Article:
It might seem like a mind-blowing fact, but there are still people out there who are afraid to use the f-word (I mean, feminist. No one is afraid to use the other f-word). The misconceptions about, and stigma surrounding, feminism is still so strong in the modern world that there are a great deal of women, especially celebrities and other people in the public sphere, who claim that they aren't feminists — and follow that statement up by giving a justification that has nothing to do with feminism. That's why it struck me so strongly to hear Hillary Clinton tell Lena Dunham that she is a feminist. It's one of those things that you sort of knew, at the back of your mind, but knowing and hearing it are two different things. Clinton has shown it in her speeches and policies in the past, but the validation that comes from her standing up and identifying with the movement is staggering.
The chat between the two high-profile feminists (as we can now formally credit Clinton as) will air online on Tuesday on Dunham's new newsletter website, LennyLetter.com, and, according to Politico, the pre-recorded interview will reportedly span a broad range of topics from "what [Clinton's] own life was like in college, and the ambivalence she felt in her early 20s about her own life and career path... [as well as] campaign issues that resonate with Dunham's target audience, like student debt and women's health."
So is Clinton a feminist? The clip Dunham posted to Instagram merely features Clinton saying yes, but an extended clip from Politico has her expand upon that confident declaration in an even more powerful way. "Absolutely," Clinton goes on to say. "I'm always a little bit puzzled when any woman of whatever age, but particularly a young woman, says something like, 'well, I believe in equal rights but I'm not a feminist.' Well, a feminist is by definition someone who believes in equal rights. I'm hoping that people will not be afraid to say, that doesn't mean you hate men, it doesn't mean you want to separate out the world so that you're not a part of ordinary life — that's not what it means at all! It just means that we believe that women have the same rights as men."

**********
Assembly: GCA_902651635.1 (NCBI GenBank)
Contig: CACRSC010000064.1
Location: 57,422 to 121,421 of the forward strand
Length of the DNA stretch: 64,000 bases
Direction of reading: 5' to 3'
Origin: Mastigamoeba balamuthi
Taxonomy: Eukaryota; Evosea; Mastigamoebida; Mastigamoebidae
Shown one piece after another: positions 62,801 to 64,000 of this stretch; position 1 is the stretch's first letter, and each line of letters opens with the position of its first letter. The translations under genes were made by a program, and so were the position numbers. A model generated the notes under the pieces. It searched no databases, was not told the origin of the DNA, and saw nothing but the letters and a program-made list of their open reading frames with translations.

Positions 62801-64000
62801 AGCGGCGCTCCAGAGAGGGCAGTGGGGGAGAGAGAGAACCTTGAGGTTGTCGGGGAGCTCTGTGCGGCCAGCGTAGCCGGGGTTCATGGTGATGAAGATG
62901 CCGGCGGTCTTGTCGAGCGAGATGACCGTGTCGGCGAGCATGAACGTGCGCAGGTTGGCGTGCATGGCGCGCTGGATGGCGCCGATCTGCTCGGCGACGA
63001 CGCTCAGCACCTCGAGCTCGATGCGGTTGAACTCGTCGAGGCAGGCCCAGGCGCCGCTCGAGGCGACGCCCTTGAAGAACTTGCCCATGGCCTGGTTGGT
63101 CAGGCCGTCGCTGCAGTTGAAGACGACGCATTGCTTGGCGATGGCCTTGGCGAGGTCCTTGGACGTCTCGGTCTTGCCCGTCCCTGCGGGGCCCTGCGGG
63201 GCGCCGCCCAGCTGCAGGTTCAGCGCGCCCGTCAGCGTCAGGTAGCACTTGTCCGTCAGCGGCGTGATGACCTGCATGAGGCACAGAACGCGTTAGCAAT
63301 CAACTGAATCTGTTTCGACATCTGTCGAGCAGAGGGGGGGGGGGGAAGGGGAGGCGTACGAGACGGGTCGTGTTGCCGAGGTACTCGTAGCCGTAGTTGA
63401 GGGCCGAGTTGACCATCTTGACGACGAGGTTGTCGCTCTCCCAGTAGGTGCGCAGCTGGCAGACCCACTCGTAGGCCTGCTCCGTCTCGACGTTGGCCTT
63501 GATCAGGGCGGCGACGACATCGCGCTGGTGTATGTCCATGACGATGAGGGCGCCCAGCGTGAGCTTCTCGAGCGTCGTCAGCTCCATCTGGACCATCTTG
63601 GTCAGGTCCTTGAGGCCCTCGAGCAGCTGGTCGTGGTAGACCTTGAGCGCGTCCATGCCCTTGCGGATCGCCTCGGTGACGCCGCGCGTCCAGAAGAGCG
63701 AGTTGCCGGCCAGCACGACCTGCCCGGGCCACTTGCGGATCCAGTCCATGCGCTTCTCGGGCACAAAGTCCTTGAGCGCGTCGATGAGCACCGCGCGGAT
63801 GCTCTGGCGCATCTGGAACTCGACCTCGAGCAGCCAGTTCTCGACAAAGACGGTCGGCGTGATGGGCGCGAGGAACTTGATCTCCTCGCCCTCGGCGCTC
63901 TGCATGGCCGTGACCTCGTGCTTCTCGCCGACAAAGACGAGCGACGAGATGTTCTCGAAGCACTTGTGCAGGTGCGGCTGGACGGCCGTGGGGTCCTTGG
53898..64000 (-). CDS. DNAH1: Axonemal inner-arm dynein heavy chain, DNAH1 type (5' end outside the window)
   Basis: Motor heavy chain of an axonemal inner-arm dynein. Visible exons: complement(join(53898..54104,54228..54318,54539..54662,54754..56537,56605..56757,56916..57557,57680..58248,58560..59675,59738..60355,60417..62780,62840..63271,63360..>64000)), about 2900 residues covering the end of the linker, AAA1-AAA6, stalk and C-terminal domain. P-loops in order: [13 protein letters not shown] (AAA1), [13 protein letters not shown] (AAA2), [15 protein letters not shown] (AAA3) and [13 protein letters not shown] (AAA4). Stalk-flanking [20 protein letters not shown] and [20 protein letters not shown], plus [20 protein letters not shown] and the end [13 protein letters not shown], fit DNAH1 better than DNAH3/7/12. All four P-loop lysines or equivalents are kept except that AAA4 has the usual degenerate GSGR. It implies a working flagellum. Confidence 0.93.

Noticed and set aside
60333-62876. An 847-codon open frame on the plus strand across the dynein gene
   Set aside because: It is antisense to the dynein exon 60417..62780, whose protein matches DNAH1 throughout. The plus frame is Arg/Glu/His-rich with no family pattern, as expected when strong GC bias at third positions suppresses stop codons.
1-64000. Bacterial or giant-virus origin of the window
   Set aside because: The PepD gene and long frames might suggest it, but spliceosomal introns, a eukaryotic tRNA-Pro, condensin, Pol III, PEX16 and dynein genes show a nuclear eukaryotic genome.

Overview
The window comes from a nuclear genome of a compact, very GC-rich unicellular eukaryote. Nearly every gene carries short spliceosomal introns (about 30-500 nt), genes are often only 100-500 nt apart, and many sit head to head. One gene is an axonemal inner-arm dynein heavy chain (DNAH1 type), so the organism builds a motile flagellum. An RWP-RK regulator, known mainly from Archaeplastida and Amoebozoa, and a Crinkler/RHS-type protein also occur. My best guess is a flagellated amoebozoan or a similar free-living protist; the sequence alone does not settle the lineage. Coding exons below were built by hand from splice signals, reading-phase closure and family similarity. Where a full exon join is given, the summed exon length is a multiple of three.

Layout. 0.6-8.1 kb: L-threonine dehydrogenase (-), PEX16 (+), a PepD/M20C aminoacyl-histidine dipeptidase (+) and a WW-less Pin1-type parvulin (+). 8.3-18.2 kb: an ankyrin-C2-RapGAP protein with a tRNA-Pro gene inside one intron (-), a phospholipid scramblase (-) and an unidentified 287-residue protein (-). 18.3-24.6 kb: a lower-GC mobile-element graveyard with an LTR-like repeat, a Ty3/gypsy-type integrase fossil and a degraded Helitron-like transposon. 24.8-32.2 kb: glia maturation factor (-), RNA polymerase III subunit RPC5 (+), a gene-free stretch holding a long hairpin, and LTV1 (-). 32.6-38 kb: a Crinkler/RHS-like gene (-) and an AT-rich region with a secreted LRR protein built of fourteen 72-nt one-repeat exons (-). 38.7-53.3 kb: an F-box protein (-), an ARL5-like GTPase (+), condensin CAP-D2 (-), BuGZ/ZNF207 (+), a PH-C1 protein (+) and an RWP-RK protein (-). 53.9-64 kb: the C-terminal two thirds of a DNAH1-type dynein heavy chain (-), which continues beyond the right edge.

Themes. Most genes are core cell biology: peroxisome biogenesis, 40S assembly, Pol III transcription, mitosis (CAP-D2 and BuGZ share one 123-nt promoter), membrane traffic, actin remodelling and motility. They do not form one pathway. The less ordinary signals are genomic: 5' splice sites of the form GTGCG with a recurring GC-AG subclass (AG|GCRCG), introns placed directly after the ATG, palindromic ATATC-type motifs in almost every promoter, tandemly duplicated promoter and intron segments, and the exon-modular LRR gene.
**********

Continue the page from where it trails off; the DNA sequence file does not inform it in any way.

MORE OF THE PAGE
With that response, Clinton cuts right to the lingering misconception about feminism, and to part of why there's still such a lingering stigma surrounding the word. Feminism is often mistaken by men and women alike as a movement that aims to usurp all power from men and give it to women instead, or as a word that needlessly causes divisions between people because of all of that stigma. As Clinton eloquently states in her response, that's not what feminism is about at all, and believing in equal rights and being a feminist are not mutually exclusive. Like, at all. Like, seriously, they are the exact same thing.
We'll have to wait until Tuesday to watch the full interview between Dunham and Clinton, but it's my sincere hope that Clinton expands upon her feminist beliefs, and her commitment to women's health issues during her campaign. The more high-profile women lend their voices to reminding the world that feminism is about equality not female domination, the closer we get to defeating that insidious misconception once and for all. As she herself said all the way back in 1995 when she spoke at the U.N. Fourth World Conference on Women: "If there is one message that echoes forth from this conference, let it be that human rights are women's rights and women's rights are human rights once and for all. Let us not forget that among those rights are the right to speak freely — and the right to be heard."
Check out the clip below.